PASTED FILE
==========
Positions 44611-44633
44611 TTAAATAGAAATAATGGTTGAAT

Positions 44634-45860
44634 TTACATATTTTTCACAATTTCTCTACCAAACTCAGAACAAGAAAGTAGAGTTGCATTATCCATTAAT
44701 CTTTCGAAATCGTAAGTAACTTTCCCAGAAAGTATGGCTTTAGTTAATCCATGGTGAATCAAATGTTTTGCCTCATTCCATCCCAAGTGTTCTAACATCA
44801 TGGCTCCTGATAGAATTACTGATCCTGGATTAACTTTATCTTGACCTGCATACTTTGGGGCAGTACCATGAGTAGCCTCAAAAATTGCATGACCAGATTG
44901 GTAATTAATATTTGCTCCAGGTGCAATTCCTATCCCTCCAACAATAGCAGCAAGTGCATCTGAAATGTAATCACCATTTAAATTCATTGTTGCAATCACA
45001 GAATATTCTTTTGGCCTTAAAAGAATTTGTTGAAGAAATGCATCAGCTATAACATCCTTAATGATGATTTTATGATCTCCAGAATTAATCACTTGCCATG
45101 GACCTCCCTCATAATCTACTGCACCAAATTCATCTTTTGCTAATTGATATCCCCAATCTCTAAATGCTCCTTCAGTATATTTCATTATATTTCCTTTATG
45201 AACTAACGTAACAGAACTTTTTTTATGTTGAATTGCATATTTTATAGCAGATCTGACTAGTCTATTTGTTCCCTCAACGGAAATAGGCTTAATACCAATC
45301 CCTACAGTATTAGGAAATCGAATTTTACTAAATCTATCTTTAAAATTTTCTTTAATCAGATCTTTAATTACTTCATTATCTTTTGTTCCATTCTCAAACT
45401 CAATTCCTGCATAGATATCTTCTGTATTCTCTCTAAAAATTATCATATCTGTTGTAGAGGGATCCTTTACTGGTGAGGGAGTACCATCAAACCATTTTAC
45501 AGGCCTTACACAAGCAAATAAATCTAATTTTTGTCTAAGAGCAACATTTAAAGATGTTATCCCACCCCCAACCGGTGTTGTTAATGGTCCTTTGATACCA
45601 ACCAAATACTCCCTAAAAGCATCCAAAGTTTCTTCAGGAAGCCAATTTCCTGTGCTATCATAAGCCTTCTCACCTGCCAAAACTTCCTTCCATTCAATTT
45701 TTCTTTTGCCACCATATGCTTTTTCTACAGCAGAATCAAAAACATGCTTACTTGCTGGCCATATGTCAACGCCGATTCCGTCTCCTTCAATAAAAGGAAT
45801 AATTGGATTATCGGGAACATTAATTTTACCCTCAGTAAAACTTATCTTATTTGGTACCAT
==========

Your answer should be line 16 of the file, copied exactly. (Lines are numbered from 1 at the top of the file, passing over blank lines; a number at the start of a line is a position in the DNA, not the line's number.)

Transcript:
45801 AATTGGATTATCGGGAACATTAATTTTACCCTCAGTAAAACTTATCTTATTTGGTACCAT